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Still Groovin’: The Global Southern Music Issue


The Spring 2013 Issue, with bonus CD, is still available in print. Get your copy today!

Read it in print, online through Project Muse, and for KindleNookKobo E-ReaderGoogle Nexus, and Sony Reader (Coming Soon).

19-1 Table of Contents

Front Porch
by Jocelyn R. Neal
“The questions we ask of our music suggest parallels for our own reflections: where did it come from, how can it both ‘be’ and ‘become’ southern, and how much of its nature is created through the act of performance?” 

The New Masters of Eloquence
Southernness, Senegal, and Transatlantic Hip-Hop Mobilities

by Ali Colleen Neff
“Key to the emerging styles of the American South and West Africa alike are traditions of eloquence that extend to the foundations of Black Atlantic culture.” 

Steelin’ the Slide
Hawai‘i and the Birth of the Blues Guitar
by John W. Troutman
“Native Hawaiian guitarists, who slid metal bars over their strings to create sweeping glissando sounds, inundated the South in the first decades of the twentieth century.”

Interview: Trading Verses
James “Son Ford” Thomas and Allen Ginsberg

with William R. Ferris
“What does it mean—about the eagle flying on Friday?”

The Color of the Blues
Considering Revisionist Blues Scholarship 

by Christian O’Connell
“The blues is American music with origins within African American culture of the South, but its story has not been limited by the same national or cultural boundaries.”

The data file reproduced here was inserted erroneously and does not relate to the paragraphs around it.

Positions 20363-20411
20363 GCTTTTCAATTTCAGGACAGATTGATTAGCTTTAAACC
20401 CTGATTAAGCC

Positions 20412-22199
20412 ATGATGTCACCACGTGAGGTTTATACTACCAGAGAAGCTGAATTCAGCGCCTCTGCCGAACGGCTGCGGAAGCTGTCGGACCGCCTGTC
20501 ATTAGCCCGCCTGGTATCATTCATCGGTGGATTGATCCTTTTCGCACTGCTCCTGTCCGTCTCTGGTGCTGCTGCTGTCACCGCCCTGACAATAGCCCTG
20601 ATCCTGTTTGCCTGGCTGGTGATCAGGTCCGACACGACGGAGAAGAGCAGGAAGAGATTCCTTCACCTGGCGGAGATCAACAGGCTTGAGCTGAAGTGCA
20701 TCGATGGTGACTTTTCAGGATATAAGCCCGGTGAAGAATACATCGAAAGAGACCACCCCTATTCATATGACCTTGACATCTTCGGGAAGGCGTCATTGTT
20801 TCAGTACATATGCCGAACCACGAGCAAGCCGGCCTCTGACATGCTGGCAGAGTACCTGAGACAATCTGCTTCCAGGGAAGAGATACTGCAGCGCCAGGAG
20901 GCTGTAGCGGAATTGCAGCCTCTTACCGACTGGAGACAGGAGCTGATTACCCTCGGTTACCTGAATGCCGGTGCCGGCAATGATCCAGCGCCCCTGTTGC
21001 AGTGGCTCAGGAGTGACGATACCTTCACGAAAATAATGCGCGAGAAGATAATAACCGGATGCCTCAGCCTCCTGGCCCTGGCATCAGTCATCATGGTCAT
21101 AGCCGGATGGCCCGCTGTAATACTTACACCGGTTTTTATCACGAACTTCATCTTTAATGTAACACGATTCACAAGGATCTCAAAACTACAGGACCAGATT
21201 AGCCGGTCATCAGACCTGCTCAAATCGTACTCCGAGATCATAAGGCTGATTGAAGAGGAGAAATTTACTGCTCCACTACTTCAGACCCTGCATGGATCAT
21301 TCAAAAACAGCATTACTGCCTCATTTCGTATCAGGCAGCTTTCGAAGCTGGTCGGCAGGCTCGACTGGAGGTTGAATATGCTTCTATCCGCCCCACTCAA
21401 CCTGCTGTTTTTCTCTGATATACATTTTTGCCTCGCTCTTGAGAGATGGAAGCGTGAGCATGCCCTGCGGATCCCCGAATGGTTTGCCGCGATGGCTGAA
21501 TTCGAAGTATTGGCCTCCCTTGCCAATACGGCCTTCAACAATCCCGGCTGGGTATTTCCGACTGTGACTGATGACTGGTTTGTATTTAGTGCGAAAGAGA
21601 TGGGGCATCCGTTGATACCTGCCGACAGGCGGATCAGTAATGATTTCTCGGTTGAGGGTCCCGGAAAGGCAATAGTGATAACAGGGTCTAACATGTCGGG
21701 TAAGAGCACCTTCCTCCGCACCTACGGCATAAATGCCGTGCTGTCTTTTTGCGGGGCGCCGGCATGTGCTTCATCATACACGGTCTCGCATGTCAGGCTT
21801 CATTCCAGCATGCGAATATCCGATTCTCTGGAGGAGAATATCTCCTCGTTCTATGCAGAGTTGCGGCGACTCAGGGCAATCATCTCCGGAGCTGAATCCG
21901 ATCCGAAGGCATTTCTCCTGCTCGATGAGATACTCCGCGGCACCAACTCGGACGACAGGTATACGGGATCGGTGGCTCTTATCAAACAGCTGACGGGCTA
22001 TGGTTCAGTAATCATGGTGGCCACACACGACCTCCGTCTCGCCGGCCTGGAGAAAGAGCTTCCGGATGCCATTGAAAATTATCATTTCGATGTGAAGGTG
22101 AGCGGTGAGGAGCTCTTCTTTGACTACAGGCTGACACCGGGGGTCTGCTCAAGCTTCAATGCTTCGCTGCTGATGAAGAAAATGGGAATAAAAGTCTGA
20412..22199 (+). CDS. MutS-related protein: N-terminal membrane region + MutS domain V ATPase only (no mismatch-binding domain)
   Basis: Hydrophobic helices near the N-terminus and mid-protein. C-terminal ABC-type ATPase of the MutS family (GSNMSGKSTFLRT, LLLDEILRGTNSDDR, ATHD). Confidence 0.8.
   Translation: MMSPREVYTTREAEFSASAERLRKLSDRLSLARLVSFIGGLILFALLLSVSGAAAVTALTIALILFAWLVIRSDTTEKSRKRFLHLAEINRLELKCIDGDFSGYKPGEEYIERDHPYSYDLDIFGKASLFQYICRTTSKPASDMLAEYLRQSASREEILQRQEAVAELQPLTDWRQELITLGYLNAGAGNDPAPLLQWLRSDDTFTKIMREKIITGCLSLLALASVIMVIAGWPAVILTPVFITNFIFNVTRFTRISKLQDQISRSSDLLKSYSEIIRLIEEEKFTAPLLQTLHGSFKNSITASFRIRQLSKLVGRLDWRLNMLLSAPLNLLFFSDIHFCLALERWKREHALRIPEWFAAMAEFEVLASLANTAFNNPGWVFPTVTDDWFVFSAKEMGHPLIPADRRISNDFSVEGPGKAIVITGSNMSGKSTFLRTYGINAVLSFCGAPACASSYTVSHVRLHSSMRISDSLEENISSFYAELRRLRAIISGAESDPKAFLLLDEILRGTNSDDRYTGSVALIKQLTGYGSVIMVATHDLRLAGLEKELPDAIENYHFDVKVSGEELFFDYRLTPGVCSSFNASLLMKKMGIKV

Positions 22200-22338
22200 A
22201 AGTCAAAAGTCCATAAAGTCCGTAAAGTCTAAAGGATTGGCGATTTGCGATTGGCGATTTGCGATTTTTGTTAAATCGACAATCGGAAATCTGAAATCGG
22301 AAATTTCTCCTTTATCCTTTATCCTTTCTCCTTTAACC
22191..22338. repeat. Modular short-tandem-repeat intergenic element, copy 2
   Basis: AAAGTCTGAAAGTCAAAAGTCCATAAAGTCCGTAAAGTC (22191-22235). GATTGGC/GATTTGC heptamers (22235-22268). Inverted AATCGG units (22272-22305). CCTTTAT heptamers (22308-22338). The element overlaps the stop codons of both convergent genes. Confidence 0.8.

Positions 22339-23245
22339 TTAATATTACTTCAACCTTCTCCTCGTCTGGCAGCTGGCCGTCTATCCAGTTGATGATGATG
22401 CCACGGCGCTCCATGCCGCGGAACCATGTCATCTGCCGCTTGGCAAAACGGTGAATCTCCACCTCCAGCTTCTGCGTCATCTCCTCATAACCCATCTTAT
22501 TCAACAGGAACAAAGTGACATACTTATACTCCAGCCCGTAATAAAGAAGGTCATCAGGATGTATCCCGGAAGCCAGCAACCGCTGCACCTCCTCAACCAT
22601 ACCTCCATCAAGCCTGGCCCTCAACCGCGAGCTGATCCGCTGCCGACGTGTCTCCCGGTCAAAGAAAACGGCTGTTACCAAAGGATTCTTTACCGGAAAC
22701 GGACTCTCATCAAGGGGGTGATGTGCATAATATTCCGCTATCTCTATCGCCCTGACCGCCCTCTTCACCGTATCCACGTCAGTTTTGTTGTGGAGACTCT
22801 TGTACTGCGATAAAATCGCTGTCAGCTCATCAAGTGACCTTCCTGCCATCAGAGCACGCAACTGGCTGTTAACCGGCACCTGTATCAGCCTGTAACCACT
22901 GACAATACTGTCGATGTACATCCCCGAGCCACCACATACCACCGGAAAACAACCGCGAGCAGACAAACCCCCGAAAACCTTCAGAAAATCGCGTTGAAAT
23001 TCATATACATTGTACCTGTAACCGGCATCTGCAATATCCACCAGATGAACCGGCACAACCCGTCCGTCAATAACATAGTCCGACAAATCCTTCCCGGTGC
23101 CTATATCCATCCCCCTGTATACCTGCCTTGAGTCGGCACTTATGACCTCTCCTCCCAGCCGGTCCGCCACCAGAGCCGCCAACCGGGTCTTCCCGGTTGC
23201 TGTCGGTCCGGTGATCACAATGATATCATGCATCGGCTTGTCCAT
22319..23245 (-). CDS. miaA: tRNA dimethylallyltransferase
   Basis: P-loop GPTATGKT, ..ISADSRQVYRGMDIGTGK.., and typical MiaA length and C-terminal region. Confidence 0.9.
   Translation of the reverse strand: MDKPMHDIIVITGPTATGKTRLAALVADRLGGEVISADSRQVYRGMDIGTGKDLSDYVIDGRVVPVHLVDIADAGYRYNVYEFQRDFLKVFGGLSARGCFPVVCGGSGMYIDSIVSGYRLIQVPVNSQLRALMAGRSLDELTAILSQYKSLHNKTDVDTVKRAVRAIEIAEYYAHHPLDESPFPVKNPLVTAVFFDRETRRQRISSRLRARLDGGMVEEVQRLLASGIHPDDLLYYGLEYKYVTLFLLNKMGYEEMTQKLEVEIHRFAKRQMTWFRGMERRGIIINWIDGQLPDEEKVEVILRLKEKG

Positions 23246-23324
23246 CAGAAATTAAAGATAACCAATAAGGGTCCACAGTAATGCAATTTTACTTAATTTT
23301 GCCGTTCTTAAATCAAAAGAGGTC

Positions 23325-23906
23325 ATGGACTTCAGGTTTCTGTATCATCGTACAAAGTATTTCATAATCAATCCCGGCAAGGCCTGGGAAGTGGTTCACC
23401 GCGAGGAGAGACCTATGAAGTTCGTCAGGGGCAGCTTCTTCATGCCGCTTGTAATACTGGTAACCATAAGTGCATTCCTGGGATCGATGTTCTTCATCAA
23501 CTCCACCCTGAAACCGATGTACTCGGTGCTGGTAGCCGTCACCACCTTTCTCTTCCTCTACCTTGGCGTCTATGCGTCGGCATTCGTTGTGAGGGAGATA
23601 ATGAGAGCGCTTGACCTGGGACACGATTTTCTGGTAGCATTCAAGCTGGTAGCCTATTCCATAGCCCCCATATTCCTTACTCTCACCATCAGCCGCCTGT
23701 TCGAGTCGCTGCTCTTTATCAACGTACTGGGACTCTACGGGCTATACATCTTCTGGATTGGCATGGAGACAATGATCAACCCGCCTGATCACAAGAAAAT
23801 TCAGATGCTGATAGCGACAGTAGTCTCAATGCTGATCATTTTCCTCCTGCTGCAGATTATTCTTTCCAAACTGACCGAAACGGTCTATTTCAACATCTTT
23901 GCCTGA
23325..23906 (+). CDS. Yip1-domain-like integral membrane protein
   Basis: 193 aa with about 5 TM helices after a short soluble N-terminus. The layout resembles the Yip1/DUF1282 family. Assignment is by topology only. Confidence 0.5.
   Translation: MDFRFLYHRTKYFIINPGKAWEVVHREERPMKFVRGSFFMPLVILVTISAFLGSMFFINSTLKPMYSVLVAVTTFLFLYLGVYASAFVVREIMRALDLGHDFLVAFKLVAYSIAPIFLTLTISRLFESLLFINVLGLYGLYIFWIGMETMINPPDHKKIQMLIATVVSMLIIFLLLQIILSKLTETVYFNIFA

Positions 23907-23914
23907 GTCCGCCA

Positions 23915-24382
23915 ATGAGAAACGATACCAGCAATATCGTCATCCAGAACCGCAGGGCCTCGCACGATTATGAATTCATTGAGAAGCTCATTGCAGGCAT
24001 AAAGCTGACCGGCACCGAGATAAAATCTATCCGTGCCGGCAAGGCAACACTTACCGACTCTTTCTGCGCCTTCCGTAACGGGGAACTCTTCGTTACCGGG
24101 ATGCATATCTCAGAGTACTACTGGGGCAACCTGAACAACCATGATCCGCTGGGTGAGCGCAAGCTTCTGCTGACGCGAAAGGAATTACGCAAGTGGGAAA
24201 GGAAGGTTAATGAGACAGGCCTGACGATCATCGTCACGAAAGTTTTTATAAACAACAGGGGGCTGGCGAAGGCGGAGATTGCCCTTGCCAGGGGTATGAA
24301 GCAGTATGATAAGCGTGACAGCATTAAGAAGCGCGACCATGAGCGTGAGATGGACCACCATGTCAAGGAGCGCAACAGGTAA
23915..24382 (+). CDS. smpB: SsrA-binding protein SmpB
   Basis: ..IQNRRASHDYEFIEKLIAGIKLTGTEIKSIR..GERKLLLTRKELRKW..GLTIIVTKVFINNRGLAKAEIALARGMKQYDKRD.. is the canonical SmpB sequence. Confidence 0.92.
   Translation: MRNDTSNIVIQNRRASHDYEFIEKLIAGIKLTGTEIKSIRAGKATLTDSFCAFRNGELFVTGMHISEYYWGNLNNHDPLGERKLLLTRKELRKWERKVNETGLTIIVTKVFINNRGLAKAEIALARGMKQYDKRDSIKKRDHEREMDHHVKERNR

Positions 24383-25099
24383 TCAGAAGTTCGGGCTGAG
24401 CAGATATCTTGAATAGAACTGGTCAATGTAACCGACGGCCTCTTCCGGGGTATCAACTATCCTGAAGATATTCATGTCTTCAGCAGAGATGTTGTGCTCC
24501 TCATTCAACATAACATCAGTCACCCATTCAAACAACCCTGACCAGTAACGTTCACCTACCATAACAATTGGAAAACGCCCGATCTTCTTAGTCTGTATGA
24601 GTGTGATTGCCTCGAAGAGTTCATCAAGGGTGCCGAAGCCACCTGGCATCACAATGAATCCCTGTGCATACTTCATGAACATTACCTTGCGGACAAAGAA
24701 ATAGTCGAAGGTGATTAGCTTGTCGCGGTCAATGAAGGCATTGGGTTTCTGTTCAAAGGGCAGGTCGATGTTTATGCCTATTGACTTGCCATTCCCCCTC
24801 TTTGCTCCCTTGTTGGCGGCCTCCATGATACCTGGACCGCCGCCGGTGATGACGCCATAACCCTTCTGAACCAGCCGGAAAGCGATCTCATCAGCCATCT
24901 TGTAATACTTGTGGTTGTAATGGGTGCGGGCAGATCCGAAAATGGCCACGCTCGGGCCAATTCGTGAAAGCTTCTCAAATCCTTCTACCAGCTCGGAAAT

The Bootleg South
The Geography of Music Piracy in the 1970s

by Alex Sayf Cummings
“The production and sale of illicit music, like liquor, has been part of what the late historian Jack Temple Kirby dubbed the ‘countercultural South’—an undercurrent of defiance to both government and big business that persisted throughout the twentieth century.”

Photo Essay: Outback Elvis
Riding with the King in Parkes, Australia

by Gretchen Wood
“Shops featured Elvis window displays; couples renewed their marriage vows before an Elvis wedding celebrant; and even the statue of Sir Henry Parkes, the town’s namesake, sported Elvis’s seventies-era sunglasses.”

Mason-Dixon Lines: The Banjo
poetry by Michael McFee
“. . . until his finger pads started bleeding again,
fresh calluses splitting as he played . . . ”

Not Forgotten: Rufus Thomas
Man of the House of Happiness

by Thomas Hackett
“His career was entwined with virtually every great blues, R&B, and soul performer of the twentieth century, including Son House, Muddy Waters, Sam Cooke, B.B. King, and Al Greene; yet, Thomas believed that as a pure entertainer he had no equal.”

Track List and Liner Notes: Traveling Shoes
compiled by Aaron Smithers

About the Contributors

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